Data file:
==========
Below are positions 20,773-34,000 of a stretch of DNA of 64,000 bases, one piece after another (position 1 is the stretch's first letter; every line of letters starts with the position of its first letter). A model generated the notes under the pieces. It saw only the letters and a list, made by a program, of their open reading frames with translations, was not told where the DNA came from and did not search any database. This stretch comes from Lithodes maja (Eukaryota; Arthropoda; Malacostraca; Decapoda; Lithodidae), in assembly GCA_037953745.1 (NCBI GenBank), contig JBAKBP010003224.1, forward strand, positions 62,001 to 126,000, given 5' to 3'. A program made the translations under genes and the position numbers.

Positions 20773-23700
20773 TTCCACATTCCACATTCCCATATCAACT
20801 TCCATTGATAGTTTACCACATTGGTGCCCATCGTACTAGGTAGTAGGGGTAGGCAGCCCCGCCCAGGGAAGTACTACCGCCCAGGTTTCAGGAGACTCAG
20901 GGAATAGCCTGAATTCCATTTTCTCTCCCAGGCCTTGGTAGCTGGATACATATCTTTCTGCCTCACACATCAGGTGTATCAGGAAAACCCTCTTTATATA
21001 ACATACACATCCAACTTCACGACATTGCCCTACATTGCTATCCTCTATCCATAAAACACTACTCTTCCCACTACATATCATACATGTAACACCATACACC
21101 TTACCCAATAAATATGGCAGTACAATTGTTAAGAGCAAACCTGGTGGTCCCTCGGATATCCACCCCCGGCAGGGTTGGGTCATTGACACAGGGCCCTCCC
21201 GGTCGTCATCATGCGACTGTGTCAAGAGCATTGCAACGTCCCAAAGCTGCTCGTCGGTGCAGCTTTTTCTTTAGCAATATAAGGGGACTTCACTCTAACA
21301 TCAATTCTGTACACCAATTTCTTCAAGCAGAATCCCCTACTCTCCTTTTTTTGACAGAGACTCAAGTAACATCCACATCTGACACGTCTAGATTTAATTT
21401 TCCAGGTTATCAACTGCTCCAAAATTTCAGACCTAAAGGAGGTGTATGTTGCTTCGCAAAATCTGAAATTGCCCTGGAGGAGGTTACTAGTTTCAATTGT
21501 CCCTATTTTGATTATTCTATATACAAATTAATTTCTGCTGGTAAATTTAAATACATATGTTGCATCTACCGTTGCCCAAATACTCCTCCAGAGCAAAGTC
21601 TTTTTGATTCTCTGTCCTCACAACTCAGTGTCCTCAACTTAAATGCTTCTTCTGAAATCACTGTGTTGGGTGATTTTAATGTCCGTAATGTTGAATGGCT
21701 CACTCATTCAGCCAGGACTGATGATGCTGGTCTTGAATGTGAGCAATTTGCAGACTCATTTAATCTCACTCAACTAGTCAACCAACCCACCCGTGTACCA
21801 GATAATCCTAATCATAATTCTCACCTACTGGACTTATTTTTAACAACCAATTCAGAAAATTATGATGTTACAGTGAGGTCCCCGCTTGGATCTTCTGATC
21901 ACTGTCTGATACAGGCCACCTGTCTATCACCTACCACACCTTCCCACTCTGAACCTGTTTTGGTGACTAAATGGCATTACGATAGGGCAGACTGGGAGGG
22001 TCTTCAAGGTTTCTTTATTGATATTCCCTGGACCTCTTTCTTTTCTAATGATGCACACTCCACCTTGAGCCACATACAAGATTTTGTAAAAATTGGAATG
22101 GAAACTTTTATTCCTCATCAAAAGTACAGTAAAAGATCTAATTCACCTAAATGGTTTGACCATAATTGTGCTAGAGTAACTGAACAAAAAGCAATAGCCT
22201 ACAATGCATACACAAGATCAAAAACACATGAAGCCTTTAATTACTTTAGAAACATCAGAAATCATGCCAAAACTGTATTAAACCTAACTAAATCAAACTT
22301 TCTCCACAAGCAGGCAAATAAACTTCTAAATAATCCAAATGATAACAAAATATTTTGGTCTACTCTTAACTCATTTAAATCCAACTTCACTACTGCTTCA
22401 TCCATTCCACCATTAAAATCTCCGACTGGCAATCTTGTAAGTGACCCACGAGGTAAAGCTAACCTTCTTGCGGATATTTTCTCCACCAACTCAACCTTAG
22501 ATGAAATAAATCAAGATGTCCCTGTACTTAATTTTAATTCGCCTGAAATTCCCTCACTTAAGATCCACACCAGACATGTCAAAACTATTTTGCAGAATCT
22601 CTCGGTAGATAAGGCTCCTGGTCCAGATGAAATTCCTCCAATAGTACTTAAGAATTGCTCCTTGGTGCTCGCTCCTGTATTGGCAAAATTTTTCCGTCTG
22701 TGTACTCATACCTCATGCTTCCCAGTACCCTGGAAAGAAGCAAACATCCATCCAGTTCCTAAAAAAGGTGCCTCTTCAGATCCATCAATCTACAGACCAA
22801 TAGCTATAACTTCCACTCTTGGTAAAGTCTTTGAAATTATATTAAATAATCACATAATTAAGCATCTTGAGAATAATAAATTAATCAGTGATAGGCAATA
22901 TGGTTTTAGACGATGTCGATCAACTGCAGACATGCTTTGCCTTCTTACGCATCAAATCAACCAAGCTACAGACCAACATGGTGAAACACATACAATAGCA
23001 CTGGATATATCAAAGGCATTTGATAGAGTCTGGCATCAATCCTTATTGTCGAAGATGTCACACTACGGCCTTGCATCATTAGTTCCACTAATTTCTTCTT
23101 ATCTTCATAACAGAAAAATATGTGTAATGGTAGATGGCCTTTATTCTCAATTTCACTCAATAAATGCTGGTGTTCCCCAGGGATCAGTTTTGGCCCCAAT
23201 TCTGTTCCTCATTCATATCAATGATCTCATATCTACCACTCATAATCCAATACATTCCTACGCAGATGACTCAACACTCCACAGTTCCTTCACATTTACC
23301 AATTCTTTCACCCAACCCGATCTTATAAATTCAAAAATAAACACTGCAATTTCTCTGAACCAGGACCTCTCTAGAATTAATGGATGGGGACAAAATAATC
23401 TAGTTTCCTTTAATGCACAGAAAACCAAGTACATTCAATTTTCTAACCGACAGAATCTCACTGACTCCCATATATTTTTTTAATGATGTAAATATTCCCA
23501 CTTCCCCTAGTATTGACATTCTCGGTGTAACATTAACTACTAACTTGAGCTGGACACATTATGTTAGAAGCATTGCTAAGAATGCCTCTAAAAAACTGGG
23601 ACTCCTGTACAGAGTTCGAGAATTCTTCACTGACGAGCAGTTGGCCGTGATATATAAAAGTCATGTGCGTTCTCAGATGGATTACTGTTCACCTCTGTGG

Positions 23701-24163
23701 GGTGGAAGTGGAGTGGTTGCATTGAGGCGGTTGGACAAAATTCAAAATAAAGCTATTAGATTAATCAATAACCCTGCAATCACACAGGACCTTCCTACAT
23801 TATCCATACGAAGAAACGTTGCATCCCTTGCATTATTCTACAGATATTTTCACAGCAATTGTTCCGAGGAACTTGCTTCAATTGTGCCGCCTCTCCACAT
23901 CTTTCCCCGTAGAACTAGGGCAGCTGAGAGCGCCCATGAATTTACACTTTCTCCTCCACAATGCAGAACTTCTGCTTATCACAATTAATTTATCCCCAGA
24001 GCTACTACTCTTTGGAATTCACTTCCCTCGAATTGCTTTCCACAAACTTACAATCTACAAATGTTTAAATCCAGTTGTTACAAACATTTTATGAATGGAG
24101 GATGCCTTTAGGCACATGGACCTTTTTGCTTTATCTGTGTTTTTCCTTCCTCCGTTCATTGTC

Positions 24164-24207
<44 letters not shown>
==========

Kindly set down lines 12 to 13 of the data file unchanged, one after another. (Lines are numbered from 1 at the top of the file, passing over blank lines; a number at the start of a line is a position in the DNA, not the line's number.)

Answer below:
21601 TTTTTGATTCTCTGTCCTCACAACTCAGTGTCCTCAACTTAAATGCTTCTTCTGAAATCACTGTGTTGGGTGATTTTAATGTCCGTAATGTTGAATGGCT
21701 CACTCATTCAGCCAGGACTGATGATGCTGGTCTTGAATGTGAGCAATTTGCAGACTCATTTAATCTCACTCAACTAGTCAACCAACCCACCCGTGTACCA